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Checking separation axiom

Let $R$ be an topology on $\mathbb{R}$ defined by $V$ open if and only if either $0\in V$ or $2\notin V$. Would you help me how to check whether $R$ satisfiying separation axiom $T_1$ .

My work: Let $V$ be open set containing $2$. By definition, $0\in V$. Note that $0\neq 2$. Since for all $V$ open that containing $2$, we have $0\in V$ then $T_1$ is not satisfied. Thanks.

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marked as duplicate by Ross Millikan, Henry T. Horton, Alexander Gruber, Quixotic, Davide Giraudo Dec 24 '12 at 11:09

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Sounds like you've answered your own question - you should post that answer, which is explicitly allowed here. Also, I don't suppose you're the same user as the one who posted this question? If so, I can merge your accounts if you'd like. –  Zev Chonoles Dec 24 '12 at 3:53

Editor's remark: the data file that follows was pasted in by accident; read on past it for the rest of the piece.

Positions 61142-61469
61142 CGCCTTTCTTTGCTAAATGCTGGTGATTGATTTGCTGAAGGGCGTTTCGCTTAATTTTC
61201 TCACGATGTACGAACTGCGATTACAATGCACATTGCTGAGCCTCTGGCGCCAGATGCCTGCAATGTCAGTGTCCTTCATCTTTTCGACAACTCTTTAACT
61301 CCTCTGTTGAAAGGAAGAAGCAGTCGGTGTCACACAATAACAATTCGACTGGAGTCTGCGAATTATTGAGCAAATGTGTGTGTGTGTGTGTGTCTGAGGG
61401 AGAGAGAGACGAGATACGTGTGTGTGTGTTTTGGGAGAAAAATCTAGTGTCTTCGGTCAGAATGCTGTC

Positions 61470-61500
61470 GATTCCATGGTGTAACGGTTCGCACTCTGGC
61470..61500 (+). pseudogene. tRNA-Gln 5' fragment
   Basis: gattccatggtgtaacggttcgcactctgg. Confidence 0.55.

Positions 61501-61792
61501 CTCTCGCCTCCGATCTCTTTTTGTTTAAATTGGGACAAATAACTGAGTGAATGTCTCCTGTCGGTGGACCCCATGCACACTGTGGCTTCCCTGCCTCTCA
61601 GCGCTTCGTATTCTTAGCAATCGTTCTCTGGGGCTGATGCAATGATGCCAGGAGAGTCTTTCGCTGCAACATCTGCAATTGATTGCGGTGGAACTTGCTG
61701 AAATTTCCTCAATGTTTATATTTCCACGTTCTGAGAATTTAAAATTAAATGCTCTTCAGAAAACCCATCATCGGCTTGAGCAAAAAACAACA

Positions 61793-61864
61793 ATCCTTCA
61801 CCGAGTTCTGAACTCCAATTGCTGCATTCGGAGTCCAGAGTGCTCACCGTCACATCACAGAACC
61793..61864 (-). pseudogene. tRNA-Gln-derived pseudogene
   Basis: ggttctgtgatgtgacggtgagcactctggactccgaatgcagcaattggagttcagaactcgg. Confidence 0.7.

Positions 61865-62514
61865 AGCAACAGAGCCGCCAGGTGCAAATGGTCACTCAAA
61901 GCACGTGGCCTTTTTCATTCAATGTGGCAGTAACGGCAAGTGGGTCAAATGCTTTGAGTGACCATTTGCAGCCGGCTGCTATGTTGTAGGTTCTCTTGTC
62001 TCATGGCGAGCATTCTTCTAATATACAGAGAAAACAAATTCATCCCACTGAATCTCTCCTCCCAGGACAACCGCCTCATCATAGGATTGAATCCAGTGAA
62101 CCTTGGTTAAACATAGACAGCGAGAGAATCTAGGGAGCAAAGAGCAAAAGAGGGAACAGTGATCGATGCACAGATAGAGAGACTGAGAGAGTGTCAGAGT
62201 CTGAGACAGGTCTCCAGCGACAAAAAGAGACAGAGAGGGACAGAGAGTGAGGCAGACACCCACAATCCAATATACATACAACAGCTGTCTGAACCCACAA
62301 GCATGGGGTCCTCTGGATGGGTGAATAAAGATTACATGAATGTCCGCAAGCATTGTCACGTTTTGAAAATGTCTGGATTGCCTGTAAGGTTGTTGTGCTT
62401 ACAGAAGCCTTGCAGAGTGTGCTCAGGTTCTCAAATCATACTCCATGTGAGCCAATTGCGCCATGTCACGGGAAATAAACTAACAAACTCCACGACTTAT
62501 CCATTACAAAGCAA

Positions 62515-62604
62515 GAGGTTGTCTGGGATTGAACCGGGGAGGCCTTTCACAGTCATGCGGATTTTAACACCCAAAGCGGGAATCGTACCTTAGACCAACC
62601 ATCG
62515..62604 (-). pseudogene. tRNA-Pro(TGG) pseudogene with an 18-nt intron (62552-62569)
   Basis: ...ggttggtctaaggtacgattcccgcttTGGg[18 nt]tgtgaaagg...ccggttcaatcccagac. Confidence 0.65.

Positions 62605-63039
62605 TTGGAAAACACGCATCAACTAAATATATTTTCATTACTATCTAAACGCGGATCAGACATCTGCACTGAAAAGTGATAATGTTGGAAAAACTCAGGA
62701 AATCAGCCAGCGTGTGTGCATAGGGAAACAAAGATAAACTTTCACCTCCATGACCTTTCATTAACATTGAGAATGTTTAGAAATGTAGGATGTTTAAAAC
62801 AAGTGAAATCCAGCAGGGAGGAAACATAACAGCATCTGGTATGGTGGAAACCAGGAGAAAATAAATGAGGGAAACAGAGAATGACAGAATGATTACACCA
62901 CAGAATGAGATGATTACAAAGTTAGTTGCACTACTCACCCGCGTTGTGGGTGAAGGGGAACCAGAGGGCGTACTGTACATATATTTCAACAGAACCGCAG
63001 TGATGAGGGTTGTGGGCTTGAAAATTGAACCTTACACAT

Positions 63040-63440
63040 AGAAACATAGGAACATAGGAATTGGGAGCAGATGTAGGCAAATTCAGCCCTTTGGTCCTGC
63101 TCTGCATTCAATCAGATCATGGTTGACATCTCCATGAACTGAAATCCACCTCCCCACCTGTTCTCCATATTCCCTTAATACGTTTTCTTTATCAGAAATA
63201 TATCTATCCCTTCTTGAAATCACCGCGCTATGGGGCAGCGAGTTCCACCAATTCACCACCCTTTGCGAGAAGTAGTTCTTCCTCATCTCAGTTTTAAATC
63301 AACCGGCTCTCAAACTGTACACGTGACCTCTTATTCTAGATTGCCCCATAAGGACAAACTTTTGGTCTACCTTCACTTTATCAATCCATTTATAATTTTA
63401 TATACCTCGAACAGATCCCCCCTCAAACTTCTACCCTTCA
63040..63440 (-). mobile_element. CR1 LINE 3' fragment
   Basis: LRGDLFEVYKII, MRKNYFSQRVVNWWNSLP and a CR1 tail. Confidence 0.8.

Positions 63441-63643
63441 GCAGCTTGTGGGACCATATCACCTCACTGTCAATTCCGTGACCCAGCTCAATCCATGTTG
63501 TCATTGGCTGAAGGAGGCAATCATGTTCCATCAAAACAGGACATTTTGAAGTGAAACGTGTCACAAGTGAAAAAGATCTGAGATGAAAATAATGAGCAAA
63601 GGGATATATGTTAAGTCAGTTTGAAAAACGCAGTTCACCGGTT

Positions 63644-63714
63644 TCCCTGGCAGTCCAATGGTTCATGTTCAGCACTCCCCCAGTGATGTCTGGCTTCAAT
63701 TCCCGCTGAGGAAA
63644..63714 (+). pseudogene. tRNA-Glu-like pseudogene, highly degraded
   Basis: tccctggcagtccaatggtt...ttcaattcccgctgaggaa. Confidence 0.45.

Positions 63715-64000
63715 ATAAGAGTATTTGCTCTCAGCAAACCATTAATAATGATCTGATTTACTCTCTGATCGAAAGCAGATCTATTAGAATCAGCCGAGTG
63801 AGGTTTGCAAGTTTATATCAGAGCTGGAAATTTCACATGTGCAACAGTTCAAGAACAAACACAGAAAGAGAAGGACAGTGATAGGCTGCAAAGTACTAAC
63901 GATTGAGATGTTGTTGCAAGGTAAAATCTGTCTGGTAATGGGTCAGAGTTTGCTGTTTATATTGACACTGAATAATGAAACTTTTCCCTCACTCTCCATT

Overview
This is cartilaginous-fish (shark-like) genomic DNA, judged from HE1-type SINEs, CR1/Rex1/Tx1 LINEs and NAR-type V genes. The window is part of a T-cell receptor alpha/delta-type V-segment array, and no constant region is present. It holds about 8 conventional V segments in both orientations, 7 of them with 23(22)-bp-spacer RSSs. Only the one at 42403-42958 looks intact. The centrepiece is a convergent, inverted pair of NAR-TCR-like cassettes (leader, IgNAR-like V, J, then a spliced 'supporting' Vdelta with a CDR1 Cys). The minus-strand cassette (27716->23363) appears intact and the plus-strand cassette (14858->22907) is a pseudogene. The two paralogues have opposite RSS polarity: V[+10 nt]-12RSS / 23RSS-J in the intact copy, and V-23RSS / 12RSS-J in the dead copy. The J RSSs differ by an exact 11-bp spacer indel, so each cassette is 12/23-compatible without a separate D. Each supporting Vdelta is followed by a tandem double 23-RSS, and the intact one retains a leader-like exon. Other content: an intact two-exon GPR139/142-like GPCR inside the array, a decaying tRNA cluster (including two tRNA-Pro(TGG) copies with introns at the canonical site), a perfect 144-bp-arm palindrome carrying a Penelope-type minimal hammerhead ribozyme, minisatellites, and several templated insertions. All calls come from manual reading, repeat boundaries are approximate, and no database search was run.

What are people's opinions about closing this as a duplicate? –  Zev Chonoles Dec 24 '12 at 3:54
    
@Zev Chonoles : No. I just check if my argument correct or not, and also get a constructive comment. I'm a different user –  ask Dec 24 '12 at 3:56
    
@ZevChonoles: How about my answer? Is it correct? Or i have to add some additional argument? –  ask Dec 24 '12 at 3:57
    
It looks just fine (though I, personally, would want to explicitly justify that it does indeed define a topology). As Zev says, you should post it as an answer. –  Cameron Buie Dec 24 '12 at 4:13
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1 Answer

The space is $T_0$: if $x \neq y$ then at least one of them, say $x$, is unequal to $2$. In that case $\{x\}$ is open and does not contain $y$, and so $T_0$ has been shown.

The space is not $T_1$: let $x = 0$ and $y = 2$. If $X$ were $T_1$ there would be an open set $O$ that contains $2$ but not $0$. But if $O$ contains $2$, by the definition of the topology it must contain $0$, so we have a contradiction.

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